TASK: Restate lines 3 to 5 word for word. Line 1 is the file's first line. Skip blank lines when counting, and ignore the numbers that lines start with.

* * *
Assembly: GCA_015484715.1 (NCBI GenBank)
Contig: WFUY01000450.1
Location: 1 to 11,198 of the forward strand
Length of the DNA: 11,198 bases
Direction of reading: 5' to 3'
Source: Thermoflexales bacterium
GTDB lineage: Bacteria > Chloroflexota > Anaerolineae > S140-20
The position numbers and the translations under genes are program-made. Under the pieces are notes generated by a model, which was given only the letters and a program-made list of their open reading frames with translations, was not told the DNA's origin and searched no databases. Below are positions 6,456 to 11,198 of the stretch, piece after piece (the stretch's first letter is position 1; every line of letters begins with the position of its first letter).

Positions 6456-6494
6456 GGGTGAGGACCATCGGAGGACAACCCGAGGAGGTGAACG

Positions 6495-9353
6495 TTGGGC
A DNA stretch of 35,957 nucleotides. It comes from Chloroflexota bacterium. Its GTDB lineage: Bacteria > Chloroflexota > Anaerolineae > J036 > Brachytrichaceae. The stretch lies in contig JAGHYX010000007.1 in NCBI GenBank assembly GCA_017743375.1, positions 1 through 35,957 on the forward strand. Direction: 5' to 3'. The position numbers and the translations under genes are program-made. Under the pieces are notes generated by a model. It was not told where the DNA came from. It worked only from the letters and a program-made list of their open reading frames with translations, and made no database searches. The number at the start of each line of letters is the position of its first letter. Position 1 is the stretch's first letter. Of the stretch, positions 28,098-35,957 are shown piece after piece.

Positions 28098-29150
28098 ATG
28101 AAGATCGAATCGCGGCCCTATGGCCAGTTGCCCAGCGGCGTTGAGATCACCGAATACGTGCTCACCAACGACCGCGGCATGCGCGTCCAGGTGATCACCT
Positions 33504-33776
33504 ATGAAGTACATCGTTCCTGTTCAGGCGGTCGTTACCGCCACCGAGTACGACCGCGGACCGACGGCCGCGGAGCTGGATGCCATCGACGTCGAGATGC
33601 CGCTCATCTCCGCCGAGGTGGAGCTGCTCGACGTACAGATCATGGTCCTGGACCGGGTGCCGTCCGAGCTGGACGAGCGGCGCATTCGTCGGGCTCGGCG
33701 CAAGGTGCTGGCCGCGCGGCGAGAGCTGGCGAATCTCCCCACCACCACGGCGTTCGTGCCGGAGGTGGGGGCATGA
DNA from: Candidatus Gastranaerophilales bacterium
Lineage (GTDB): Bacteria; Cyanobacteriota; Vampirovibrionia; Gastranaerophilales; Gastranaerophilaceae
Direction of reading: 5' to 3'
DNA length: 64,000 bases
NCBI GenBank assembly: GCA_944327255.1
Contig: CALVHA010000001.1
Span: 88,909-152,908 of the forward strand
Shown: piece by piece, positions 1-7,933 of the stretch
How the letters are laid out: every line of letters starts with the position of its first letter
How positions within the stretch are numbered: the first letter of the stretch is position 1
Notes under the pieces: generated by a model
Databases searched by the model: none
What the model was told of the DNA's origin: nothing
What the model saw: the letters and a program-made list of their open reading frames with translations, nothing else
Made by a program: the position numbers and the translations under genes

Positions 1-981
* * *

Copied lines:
Location: 1 to 11,198 of the forward strand
Length of the DNA: 11,198 bases
Direction of reading: 5' to 3'